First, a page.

6 thoughts on “The Daily Rios 12.21.12: Feedback Friday

  1. Since getting out of buying comics per say in the early 2000s due to finances after university, I gave up on comics for about four years due to my job taking me overnights , new kids, etc. My only real follow up was through sneaking a copy of Wizard off the shelf while working and reading it cover to cover. This kept me in the loop for several years. Then I got into listening to podcast’s. It was Comic Geek Speak that actually got me back into reading books full time. I have read faithfully and heavily again since 2008.

    So my tastes of acquiring them changed as well.Trades became my way of catching up. Then through other nefarious means I caught up on EVERYTHING I missed and now I am back in action. I have aborted floppies altogether. Now I read everything I can get and will actually buy trades of issue arcs or best of that I love!

    Simply put, with the digital age and many new means (Some legal and some shady) of reading books my money goes to trades. Although believe it or not the new Archie magazine format comic had me almost plank down cash for them but I have yet to be convinced but I love the new style.

    1. Cool! CGS was responsible for bringing back many “lapsed” readers over the years. I truly believe those early years of comics podcasting was a good thing for comics and comic fandom.

  2. First I’m not claiming you do this Peter but I do get a little upset with people who go on about it being our job to keep things like Vertigo in profit. I am a public school teacher and a single father and I do not feel one bit of financal responsibility towards any one other than my son. I don’t like that Vertigo is going through hard times but to be honest they only have one book I enjoy reading, American Vampire, and I am not going to buy a book I don’t want to read just to help keep Vertigo in business. I enjoy writing and have taken a few screenplay writing classes and had the chance to hear a some good and successful writers talk and one thing that many of them say is “to make it you have to be so good they can’t ignore you.” I believe this is true for comics as well in the late 80s and 90s Vertigo could not be ignored they had titles people had to buy, but sadly in the past few years Vertigo had been easy to ignore.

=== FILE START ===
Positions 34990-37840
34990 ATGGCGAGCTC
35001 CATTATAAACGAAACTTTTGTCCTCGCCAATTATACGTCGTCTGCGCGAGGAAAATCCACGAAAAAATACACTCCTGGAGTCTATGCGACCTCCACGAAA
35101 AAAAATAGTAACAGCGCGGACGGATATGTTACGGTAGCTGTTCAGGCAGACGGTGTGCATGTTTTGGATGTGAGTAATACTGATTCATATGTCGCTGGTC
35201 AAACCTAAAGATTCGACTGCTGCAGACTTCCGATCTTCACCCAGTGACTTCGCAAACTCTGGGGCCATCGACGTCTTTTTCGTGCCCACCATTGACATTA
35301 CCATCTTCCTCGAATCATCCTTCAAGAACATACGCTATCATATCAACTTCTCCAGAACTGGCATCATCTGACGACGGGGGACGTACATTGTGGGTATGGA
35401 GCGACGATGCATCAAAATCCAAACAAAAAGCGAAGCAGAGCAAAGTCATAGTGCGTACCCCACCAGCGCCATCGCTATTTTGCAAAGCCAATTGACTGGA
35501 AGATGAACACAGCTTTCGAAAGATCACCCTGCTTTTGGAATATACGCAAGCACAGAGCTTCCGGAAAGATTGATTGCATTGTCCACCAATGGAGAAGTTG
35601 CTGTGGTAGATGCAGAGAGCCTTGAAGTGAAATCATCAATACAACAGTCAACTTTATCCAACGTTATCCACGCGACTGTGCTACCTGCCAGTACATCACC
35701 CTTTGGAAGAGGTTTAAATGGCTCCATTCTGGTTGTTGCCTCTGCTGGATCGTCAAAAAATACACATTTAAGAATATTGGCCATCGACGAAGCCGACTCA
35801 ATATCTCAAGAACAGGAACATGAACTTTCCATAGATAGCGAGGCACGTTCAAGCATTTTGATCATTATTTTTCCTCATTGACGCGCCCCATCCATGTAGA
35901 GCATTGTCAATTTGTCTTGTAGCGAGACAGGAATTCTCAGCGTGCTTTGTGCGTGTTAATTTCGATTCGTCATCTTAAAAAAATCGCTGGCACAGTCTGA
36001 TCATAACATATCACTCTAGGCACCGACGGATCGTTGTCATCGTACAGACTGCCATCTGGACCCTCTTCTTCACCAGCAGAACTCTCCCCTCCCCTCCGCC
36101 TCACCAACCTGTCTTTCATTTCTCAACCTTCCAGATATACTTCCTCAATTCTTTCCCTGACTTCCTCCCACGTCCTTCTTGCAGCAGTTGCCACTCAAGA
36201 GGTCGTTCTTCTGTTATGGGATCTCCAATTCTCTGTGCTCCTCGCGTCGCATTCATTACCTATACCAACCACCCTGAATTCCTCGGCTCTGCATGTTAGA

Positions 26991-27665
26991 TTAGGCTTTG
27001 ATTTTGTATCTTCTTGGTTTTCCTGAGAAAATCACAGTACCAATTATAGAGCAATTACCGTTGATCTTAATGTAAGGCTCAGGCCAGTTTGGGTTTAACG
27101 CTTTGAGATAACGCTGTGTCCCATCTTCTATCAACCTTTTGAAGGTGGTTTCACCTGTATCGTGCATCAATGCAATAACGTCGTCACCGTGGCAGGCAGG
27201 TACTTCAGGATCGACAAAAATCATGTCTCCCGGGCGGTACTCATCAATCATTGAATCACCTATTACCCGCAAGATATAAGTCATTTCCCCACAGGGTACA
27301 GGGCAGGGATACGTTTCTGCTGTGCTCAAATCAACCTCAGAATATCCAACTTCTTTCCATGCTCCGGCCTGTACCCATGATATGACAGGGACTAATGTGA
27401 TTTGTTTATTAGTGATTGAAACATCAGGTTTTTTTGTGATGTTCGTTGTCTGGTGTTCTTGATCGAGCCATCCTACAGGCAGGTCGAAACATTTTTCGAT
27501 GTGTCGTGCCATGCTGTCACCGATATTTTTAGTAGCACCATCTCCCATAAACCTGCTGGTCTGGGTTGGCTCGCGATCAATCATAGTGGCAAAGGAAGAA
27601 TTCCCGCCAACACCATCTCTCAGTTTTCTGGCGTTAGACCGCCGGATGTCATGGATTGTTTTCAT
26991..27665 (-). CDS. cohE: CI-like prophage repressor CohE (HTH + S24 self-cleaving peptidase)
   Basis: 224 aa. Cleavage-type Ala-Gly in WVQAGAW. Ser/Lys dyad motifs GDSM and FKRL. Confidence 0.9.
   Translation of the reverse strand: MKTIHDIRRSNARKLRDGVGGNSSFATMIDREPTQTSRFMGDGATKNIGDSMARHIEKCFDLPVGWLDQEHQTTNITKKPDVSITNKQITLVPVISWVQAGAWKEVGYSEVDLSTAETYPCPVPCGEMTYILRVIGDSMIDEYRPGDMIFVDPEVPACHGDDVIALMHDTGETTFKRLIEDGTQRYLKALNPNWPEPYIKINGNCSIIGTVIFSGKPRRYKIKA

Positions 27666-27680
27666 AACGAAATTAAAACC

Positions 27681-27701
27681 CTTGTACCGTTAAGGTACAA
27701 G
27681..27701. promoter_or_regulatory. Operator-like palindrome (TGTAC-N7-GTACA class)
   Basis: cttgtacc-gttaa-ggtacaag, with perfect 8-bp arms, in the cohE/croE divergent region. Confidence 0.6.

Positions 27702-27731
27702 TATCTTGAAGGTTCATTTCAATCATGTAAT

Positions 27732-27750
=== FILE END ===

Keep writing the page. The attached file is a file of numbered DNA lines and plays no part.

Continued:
3. Scott! It’s not wrong to say that Vertigo was in a bit of decline even before the whole DC Entertainment restructuring. Fables and Y the Last Man (and a few others) certainly held the line up, but they needed more support from the rest of the output. Not that Vertigo was tanking, but perhaps this could be a nice injection of new thought behind the line for the future. Time will tell.

    To your first point – I’m all for readers who just want to buy some comics, read them and move on. Awesome. Most likely there are more of those types of readers than we think. I’ve met tons of them on the convention circuit and they are just happy to be reading during a time of great comics from all kinds of publishers. For me, when it goes further, such as in the argument I presented in this episode, it’s the readers that say they only want to read comics, but then yell whenever a title is canceled or a line is discontinued and somehow want to place the blame somewhere – a publisher, superhero readers, etc. That’s when I put my hand in their face and say “Hold it, loudmouth. What did YOU do to help or hurt the situation?”.

    It’s the same with blogs/podcasts/etc – that dump press release after press release for the next big crossover or variant covers or sell outs or that complain about mainstream comics that they aren’t reading anyway – but then write scathing articles on why indie title A failed or why readers are ignoring title B. Well – how about using some of that space you took up with hit-baiting crap to tell people what you’re actually enjoying!

    I like holding a mirror up to those kind of comic critics. Then they can see what kind of fog they release. haha

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